Boeing expecting lower profits as production falls
BOEING, the world's second-largest commercial planemaker, said profits will be lower than analysts had expected because production of the 777 will fall and demand for some military programmes will be lower.
Full-year profit will be $3.7bn (e2.6bn) on the back of sales of between $64bn to $66bn, Boeing said in a statement yesterday.
Boeing is coping with lower demand from airlines after the global recession hurt air travel. It plans to scale back production of its twin-aisle 777 jet in June.
Bigger planes such as the 787 Dreamliner, which flew last month for the first time, and 747-8 jumbo-jet variant are due to finally begin production late this year after multiple setbacks that increased costs and delayed incoming revenue.
Ryanair's Michael O'Leary has said he's unlikely to place an order with Boeing because prices are too high.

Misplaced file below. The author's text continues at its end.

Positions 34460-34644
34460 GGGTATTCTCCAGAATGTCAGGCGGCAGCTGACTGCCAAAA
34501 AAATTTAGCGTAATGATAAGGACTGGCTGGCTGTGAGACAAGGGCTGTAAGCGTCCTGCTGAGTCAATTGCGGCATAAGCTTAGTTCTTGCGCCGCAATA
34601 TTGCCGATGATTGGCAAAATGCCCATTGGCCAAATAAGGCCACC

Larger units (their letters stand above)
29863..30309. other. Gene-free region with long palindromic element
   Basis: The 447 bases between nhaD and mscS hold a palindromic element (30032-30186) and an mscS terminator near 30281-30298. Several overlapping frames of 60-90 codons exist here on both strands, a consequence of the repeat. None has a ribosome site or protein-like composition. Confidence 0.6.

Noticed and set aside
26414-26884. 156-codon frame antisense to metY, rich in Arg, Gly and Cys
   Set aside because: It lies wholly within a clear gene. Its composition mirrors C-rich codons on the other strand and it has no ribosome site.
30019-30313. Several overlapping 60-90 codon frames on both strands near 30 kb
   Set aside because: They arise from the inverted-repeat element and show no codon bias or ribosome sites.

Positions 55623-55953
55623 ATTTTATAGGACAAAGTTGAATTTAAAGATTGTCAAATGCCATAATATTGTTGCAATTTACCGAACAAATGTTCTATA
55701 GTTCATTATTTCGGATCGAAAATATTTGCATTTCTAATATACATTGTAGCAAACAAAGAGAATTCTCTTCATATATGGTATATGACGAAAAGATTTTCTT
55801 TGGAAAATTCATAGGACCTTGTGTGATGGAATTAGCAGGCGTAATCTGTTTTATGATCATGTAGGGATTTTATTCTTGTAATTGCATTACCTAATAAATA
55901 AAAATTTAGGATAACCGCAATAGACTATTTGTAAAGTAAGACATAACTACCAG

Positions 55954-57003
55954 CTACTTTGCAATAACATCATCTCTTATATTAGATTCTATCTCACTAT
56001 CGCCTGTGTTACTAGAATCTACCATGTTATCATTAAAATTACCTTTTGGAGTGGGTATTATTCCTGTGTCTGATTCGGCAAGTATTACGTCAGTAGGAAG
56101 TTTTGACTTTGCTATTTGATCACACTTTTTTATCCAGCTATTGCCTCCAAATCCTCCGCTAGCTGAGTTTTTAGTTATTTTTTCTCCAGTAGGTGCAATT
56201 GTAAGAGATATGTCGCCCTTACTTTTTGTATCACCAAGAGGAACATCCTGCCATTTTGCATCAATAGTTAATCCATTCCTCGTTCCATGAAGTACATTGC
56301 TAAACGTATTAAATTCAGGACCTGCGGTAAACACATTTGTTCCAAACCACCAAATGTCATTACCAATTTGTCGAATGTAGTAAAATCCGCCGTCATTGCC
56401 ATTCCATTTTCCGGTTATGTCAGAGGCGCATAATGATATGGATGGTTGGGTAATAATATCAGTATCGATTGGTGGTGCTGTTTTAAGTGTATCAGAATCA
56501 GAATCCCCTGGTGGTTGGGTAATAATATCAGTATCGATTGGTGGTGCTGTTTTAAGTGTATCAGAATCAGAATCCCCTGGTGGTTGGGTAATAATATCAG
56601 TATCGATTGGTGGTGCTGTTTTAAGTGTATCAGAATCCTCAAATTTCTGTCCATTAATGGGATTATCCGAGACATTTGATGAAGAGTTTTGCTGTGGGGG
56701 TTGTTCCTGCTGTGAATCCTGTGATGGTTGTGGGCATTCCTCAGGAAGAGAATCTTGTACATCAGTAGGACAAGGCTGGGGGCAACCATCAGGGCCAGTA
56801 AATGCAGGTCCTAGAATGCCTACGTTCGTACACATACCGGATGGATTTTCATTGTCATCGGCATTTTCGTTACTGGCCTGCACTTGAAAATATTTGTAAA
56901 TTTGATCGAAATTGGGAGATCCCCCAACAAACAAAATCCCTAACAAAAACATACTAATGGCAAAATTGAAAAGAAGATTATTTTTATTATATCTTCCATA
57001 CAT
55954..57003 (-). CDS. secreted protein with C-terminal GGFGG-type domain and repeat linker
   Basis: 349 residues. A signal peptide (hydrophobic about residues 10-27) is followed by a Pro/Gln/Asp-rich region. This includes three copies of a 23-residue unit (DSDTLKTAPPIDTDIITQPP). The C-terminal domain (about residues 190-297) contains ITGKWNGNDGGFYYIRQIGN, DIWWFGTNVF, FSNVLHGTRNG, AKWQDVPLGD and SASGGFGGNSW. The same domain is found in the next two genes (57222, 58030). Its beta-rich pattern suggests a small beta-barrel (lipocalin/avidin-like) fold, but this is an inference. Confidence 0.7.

The International Air Transport Association (IATA) said meanwhile that the aviation sector would face a tough 2010 making up for the lost demand in 2009 and handling new security demands.
"The industry starts 2010 with some enormous challenges. The worst is behind us, but it is not time to celebrate," IATA Director-General Giovanni Bisignani said in a statement.
The slump in demand in 2009, the worst year in the industry's history, meant airlines would face another spartan year adjusting to two-and-a-half lost years of passenger growth and three-and-a-half years of lost freight growth, he said. This would require airlines to focus on matching capacity to demand and controlling costs, he said.
Shares in Boeing, which also is the world's second-largest defence contractor, fell 11c to $57.60 in early trading in New York. The shares gained 27pc in 2009 and are still down about 43pc since the first 787 delay was announced in October 2007.
Deliveries will fall to 460 to 465 aircraft this year, after 481 aircraft were shipped to customers in 2009, Boeing said. France-based Airbus SAS had 498 shipments last year, keeping the title as largest commercial-plane builder.